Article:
Every time a friend succeeds, I die a little." Thus the formidably peevish Gore Vidal, always a truth-teller according to his own lights, and no small expert in the art of literary contretemps, having famously feuded with, among others, William F. Buckley and Norman Mailer.
In the annals of literature, the progress of friends and rivals has often been a matter of consuming interest to writers. The thoughts - often more the spewings - of those sufficiently in the grips of the green-eyed monster to go on record are the subject of Poisoned Pens: Literary Invective from Amis to Zola, edited by Gary Dexter (Francis Lincoln, 240 pages, $21.50). It's a delicious concoction of dismissals, disappointments, re-evaluations (direction: firmly downward) and outright rants.
Writers have apparently always loathed and envied other members of the tribe: more famous, better paid, more fawning reviews, undeserved canonization. So the bilious range extends from the Greeks - Aristophanes's entire play The Clouds is an attack on Socrates, and Martin Luther called Aristotle a "histrionic mountebank" - to J.K. Rowling's Harry Potter books, whose celebration in The New York Times highbrow critic Harold Bloom condemned as "confirmation of the dumbing-down it leads and exemplifies," thus potting two cultural birds with one stoning.
In his savagely funny essay Fenimore Cooper's Literary Offences, Mark Twain wrote of the once immensely popular novelist: "There are nineteen rules governing literary art in the domain of romantic fiction. … In Deerslayer Cooper violated eighteen of them."
Twain himself took it on the chin from fellow Southerner William Faulkner, who called him a "hack writer who would not have been considered fourth rate in Europe, who tricked out a few of the old proven 'sure fire' literary skeletons with sufficient local color to intrigue the superficial and the lazy."
Nor is the invective always strictly literary. Virginia Woolf saw Somerset Maugham as "a grim figure; rat-eyed, dead-man-cheeked, unshaven; a criminal I should have said had I met him in a bus."
Charles Lamb wrote of Shelley: "His voice was the most obnoxious squeak I ever was tormented with," and James Dickey, poet and novelist, said of an iconic New England poet: "If it were thought that anything I wrote were influenced by Robert Frost, I would take that particular work of mine, shred it, and flush it down the toilet, hoping not to clog the pipes. … a more sententious holding-forth old bore, who expected every hero-worshipping adenoidal twerp of a student-poet to hang on his every word, I never saw."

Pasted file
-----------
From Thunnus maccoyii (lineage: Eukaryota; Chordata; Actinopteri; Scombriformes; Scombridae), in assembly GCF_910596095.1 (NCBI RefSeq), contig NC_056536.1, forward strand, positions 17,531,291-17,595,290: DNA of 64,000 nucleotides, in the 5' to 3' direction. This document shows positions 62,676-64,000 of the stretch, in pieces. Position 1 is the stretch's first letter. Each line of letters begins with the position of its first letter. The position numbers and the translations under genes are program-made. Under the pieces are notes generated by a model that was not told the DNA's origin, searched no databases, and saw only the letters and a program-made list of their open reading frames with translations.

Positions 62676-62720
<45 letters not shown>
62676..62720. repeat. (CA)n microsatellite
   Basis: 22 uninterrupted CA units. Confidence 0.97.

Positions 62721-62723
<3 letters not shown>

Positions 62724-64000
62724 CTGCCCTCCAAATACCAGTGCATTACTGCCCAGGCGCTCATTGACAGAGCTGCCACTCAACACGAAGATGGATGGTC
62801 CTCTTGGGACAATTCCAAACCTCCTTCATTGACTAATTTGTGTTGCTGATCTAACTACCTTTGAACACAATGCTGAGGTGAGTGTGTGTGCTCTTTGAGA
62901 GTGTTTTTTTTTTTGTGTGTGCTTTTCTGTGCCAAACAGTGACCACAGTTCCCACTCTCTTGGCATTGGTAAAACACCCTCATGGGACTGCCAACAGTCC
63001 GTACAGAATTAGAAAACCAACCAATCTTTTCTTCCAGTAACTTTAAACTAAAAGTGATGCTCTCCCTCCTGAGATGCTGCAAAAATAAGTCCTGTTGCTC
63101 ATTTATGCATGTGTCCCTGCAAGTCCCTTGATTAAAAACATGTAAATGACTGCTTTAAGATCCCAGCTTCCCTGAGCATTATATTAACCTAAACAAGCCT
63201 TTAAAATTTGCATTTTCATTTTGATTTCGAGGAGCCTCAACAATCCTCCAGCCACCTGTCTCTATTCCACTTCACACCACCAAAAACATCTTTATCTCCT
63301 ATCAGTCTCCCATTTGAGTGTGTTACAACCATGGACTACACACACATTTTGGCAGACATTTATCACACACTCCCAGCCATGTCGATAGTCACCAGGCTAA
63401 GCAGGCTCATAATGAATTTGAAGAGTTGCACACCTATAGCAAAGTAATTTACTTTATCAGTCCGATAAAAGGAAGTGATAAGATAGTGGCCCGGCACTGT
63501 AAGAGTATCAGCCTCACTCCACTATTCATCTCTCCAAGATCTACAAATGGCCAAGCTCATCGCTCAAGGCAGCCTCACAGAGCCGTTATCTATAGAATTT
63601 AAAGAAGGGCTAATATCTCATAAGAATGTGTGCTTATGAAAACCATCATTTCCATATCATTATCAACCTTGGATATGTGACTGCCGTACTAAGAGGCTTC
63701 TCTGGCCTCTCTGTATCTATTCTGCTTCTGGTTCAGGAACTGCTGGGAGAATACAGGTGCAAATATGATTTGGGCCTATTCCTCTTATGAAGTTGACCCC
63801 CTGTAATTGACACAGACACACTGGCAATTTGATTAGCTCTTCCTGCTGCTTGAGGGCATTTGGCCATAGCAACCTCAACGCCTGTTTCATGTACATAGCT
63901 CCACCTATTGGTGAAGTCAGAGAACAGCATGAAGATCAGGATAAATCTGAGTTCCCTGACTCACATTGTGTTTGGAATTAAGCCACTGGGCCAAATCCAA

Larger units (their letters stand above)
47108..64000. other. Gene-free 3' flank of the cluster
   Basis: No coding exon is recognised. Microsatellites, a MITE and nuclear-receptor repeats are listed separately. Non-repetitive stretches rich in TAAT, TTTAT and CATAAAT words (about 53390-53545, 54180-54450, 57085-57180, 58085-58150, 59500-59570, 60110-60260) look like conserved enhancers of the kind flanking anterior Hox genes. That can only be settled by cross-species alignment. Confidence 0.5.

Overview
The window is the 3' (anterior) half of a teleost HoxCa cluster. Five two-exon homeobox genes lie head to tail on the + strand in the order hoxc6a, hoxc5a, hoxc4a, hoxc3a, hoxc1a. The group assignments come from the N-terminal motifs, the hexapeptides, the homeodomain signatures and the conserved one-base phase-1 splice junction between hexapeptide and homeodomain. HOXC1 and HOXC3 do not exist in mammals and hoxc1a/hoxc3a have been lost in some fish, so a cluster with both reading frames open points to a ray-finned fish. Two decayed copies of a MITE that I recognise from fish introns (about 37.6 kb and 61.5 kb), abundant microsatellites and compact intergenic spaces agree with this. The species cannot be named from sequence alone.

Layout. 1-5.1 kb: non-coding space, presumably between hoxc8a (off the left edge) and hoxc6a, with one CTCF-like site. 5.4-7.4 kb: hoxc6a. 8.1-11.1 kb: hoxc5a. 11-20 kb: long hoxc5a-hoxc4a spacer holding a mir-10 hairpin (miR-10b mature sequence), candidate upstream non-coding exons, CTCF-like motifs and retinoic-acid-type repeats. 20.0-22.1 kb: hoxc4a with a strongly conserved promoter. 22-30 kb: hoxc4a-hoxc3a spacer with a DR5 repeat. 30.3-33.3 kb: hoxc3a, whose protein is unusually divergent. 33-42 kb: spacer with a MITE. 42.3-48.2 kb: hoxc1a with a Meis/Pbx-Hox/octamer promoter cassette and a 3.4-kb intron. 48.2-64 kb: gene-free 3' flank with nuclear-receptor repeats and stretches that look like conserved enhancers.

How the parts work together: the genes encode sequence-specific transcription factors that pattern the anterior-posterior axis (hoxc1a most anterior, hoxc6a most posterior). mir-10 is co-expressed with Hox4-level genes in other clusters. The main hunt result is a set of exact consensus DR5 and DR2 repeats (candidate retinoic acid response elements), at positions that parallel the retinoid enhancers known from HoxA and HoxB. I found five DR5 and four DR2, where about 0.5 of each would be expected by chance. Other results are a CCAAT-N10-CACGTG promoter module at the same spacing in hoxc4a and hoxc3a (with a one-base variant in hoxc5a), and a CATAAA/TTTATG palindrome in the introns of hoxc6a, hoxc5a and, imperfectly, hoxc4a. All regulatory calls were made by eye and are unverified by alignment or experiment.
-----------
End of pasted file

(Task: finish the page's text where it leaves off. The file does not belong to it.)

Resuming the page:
Bile of that intensity you just don't encounter every day. But lest it be thought that the art of invective is a dying one in an age that regards offending anyone as the gravest of sins, I refer you to three recent instances of its continued liveliness.
Consider Tibor Fischer's celebrated execution of a Martin Amis novel: " Yellow Dog isn't bad as in not very good or slightly disappointing. It's not-knowing-where-to-look bad. … It's like your favourite uncle being caught in a school playground, masturbating." The review gained Fischer more attention than his novels ever had.
Then there was Dale Peck's assault on acclaimed U.S. novelist Rick Moody, whom he called "the worst writer of his generation" and then used some 7,000 words to tease out his point. In fact, Peck became so widely known for his savage reviews that a collection of his essays was titled Hatchet Jobs. He has since renounced the attack-dog mode of criticism.
Finally, there was Tom Wolfe, referring to heavyweight novelists John Irving, John Updike and Norman Mailer as "the three stooges," fellow aging men who, unlike him, were out of touch with contemporary life and who belittled Wolfe's own fiction ( A Man in Full, which Mailer called "a 742-page work that reads as if it is fifteen hundred pages long") because they were simply jealous of his success. Oh, and he tossed Salman Rushdie - who hardly needed another enemy - into the mix for lagniappe.
It pains me, though, that Canadian writers have fallen invectively short. Are we too nice? Too deferential? Sure, there's no shortage of private whingings, resentments and jealousies, but wouldn't it be a treat to have, say, Alice Munro opine of Robertson Davies something along the lines of: "The man was a blowhard. All that cloudy, mystical Jungianism hung on the slenderest of twigs; and never a character you could faintly believe in."
Ah well, I can dream, can't I?
Books editor Martin Levin has been the target of some invective of his own, but of disappointingly low quality.